Number of Franklin Co. quarantine cases rise

Adirondack Health suspends elective surgeries amid crisis

Coronavirus (Image provided by U.S. Centers for Disease Control and Prevention)

SARANAC LAKE — Twenty more Franklin County residents were listed as being in quarantine Friday.

There are roughly 50 people countywide who have now been tested for the disease and are being monitored by the county Health Department — up from 30 people on Thursday, according to the county Emergency Operation Center. That number is expected to continue rising.

Six people in Franklin County received negative COVID-19 results and were removed from the quarantine list on Friday. There are still no confirmed cases of COVID-19 in this county.

The total number of people in mandatory quarantine remained at 28 people in Essex County on Friday, according to the Essex County Health Department.

One more person was placed in precautionary quarantine Friday, the least restrictive level of quarantine, and there is still only one person with a confirmed case of COVID-19 in isolation quarantine, the most restrictive level.

At least 22 people in Essex County have been tested and received results as of Friday, according to the health department — the number of people who have been tested and are still awaiting results is likely much higher.

Since this past Monday, March 16, health care centers in the Hudson Headwaters Network have ordered at least 80 COVID-19 tests per day, according to spokeswoman Jane Hooper. That figure doesn’t include all the patients who were screened for the disease. The network has health centers in Plattsburgh, Queensbury, Ticonderoga, Moreau, Champlain and Warrensburg.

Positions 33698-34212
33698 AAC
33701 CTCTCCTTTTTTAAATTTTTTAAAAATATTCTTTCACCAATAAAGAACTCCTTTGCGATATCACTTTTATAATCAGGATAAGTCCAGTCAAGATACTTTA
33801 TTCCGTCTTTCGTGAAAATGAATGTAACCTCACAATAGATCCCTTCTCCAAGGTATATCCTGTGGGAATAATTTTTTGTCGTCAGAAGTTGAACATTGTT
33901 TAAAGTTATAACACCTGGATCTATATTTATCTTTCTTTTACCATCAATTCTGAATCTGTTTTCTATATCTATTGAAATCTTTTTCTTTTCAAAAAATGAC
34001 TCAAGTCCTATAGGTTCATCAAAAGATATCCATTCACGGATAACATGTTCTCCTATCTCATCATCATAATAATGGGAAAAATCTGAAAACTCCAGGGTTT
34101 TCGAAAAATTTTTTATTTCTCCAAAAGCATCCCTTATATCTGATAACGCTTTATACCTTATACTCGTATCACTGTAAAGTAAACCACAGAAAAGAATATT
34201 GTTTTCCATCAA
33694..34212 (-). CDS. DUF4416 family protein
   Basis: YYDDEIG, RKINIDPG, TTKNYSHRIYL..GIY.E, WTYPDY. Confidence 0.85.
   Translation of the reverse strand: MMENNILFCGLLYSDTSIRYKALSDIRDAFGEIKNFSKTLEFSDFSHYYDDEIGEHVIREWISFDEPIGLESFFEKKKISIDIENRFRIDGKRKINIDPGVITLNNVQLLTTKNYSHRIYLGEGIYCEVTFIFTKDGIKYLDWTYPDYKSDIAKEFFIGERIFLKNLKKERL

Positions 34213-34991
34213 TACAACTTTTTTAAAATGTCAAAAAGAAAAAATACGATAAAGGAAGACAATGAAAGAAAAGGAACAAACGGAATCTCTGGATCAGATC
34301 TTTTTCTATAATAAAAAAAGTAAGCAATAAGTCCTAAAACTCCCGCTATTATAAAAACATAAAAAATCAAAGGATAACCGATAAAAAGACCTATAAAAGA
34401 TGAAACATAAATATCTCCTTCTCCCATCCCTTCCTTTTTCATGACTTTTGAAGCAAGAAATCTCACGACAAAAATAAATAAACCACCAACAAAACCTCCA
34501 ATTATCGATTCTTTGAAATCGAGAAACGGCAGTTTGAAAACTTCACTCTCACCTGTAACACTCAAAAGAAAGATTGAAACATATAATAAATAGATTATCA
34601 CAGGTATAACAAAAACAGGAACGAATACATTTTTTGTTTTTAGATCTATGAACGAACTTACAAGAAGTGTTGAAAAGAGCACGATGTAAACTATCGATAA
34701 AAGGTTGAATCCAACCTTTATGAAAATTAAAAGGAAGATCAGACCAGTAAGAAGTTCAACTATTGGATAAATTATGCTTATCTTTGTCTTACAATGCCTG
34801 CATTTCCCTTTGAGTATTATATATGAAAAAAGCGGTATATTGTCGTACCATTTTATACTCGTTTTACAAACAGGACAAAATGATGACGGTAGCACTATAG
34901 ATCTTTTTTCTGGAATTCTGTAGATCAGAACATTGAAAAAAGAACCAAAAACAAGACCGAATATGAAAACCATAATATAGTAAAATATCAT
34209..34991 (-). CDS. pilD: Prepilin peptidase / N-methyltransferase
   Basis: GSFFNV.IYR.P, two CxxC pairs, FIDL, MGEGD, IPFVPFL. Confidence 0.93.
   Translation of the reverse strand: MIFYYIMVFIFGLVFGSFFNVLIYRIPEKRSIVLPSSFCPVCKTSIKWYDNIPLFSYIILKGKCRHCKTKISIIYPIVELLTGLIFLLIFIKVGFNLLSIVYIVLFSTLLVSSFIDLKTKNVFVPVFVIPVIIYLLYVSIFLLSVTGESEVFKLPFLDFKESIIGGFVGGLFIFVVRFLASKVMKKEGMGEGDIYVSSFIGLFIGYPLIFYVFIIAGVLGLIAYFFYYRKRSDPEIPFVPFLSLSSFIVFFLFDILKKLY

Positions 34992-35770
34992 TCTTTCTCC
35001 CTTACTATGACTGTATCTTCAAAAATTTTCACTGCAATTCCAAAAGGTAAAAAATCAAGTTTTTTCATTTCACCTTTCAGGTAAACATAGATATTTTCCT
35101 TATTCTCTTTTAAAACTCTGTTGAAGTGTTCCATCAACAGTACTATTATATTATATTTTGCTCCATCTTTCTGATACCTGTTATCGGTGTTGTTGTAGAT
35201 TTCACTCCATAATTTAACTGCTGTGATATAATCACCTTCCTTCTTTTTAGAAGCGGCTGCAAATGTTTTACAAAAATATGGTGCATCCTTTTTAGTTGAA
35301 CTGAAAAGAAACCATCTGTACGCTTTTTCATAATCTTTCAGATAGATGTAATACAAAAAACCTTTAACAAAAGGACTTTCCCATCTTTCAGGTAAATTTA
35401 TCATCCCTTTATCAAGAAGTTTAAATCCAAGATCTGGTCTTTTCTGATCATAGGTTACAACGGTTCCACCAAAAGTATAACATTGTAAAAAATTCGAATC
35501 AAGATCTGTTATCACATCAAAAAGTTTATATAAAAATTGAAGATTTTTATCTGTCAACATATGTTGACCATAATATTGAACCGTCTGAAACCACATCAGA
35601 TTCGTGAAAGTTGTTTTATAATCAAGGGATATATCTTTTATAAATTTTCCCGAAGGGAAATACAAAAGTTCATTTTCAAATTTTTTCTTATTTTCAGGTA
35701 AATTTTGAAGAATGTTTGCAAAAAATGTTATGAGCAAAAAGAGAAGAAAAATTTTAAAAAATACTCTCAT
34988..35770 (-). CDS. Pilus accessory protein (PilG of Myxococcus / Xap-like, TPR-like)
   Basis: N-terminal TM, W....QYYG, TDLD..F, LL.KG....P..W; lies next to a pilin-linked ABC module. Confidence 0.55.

There have been confirmed cases of COVID-19 in nearby areas, including three in Clinton County as of Friday evening.

New York continues to have the most COVID-19 cases of any state in the U.S.

Statewide, the number of confirmed cases rose to 7,102 cases by Friday afternoon, according to the state Department of Health. That’s 2,950 more than the 4,152 cases that were confirmed on Thursday. According to the New York Times, New York state now accounts for roughly half of all confirmed cases in the U.S. Gov. Andrew Cuomo has cited the state’s effort to ramp up testing as one of the factors behind the rapid increase in confirmed cases.

The state is continuing to contract with more private labs to ramp up its testing capabilities. According to Cuomo, the state conducted 10,000 tests overnight Thursday into Friday morning. At least 29 people have died from the disease in New York state as of Thursday evening, according to the New York Times.

Worldwide, the World Health Organization on Friday reported 234,073 confirmed cases, up by more than 24,247 from the day before. There have been 9,840 deaths as of Friday, up by 3,234 from 6,606 deaths as of Monday.

Elective surgeries


Adirondack Medical Center announced Friday that effective Monday, March 23, all elective surgeries will be suspended. The UVM Health Network, which includes Elizabethtown Community Hospital and the Alice Hyde Medical Center in Malone, announced it would suspend elective surgeries effective this past Wednesday.

The changes at the hospitals were made to open up hospital beds for the anticipated tide of patients seeking treatment for COVID-19, the disease caused by the novel coronavirus, and to preserve personal protective equipment for hospital staff.

Public health officials at the local, state and national level have expressed concern that an influx of cases could overwhelm the capacity of hospitals and deplete available resources, forcing physicians to make difficult choices about patients’ care. That’s part of why many health officials are encouraging social distancing, which could help slow the spread of the virus and spread out cases overtime.